Media Digest (5/9/2012) Reuters, WSJ, NYT, FT, Bloomberg

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Coalition talks in Greece are unlikely to create a new government, raising the chance Greece could leave the eurozone. (Reuters)

GlaxoSmithKline (NYSE: GSK) will launch a takeover of Human Genome Sciences (NASDAQ: HGSI). (Reuters)

Toyota (NYSE: TM) says its profits will triple this year. (Reuters)

Yahoo! (NASDAQ: YHOO) director Patti Hart will leave the board as part of a scandal about CEO Scott Thompson’s resume. (Reuters)

A California judge rejects a suit by Proview that claims Apple (NASDAQ: AAPL) bought the iPad name from the company for too little money. (Reuters)

Nelson Peltz’s Trian Fund will buy 7% of Ingersoll-Rand (NYSE: IR). (WSJ)

Freddie Mac picks former E*Trade (NASDAQ: ETFC) executive Donald Layton to be its CEO. (WSJ)

Chesapeake Energy (NYSE: CHK) is under fire for the use of private jets by its board and management. (WSJ)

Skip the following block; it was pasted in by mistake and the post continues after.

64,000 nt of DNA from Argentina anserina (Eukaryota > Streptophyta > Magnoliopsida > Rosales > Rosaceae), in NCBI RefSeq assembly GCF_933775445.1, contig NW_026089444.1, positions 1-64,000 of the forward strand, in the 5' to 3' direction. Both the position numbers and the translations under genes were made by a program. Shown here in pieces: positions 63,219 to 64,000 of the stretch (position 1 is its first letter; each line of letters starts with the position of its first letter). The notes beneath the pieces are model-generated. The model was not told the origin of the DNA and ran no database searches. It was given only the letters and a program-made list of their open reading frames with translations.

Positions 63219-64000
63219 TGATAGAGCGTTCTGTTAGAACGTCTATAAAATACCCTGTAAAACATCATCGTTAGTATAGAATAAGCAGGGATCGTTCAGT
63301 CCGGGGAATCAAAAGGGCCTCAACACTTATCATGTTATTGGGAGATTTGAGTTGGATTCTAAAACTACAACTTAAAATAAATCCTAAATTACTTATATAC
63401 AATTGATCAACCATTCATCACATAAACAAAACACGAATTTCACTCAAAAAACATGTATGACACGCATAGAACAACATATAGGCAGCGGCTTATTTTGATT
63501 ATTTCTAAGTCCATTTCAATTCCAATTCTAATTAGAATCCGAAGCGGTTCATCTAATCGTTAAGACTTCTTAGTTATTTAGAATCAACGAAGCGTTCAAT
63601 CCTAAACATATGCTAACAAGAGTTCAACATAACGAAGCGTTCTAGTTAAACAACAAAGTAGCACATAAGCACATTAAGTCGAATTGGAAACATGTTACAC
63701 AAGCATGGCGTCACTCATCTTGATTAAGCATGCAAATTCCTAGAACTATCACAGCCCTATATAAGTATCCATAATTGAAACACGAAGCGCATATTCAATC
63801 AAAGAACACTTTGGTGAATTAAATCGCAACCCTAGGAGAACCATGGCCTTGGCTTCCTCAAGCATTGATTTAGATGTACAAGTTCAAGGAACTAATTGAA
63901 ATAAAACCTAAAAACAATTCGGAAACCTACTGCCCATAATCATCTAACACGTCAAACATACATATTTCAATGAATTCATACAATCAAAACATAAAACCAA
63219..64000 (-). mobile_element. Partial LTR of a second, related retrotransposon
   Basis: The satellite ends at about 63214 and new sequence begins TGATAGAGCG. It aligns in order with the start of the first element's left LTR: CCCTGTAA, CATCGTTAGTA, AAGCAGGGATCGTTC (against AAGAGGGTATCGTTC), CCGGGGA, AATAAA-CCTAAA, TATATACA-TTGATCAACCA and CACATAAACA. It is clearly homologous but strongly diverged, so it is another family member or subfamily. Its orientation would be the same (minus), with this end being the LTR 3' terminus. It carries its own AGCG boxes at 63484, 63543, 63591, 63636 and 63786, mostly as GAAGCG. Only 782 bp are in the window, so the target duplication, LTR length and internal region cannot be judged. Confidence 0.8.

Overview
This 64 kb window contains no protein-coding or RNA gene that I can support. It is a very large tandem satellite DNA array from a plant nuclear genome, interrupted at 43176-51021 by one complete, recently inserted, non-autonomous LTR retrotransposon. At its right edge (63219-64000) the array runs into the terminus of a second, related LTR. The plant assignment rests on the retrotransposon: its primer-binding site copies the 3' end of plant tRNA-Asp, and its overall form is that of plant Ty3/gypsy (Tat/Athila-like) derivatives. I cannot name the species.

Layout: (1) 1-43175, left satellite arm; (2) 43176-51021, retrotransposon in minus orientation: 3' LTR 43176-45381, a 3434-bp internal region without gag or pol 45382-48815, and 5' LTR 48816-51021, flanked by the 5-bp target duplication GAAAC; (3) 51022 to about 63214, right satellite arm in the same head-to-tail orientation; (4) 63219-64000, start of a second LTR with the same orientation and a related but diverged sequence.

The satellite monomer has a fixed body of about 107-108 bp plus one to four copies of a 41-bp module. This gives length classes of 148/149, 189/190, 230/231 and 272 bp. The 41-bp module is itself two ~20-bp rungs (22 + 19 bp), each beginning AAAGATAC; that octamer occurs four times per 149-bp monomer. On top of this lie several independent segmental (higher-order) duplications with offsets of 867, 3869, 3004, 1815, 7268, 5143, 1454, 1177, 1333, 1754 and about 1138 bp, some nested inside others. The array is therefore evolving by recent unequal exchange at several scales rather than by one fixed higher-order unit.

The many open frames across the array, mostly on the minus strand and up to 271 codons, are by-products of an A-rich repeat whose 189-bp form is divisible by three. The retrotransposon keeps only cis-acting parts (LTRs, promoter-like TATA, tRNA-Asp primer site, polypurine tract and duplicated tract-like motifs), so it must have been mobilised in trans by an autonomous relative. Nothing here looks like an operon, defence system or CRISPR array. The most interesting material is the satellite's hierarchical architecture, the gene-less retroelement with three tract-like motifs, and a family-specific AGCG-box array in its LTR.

The founder of Green Mountain Coffee Roasters (NASDAQ: GMCR), Robert Stiller, and its lead director, William Davis, are demoted because of stock sales. (WSJ)

Liberty Media (NASDAQ: LMCA) increases its share of Sirius XM Radio (NASDAQ: SIRI) to 45.2% in an attempt to control the company. (WSJ)

The United States presses India to buy less oil from Iran. (WSJ)

Research In Motion (NASDAQ: RIMM) appoints Kristian Tear as chief operating officer and Frank Boulben as chief marketing officer. (WSJ)

T-Mobile may offer some video streaming without charging it against customer data plans. (WSJ)

JP Morgan (NYSE: JPM) will offer prepaid debit cards in its 5,541 branches this summer, a way to increase money from customer fees. (WSJ)

Germany is likely to force Greece to honor obligations for a bailout or leave the eurozone. (NYT)

Hackers attack U.S. natural gas pipelines. (FT)

A Moody’s downgrade of major banks may hurt the financial recovery of the European Union as it throttles back the ability of the financial firms to lend. (FT)

Germany’s Federal Statistics Office says the nation’s exports rose in March. (Bloomberg)

Political factions in Ireland may try to reject austerity as their counterparts in Greece have. (Bloomberg)

Douglas A. McIntyre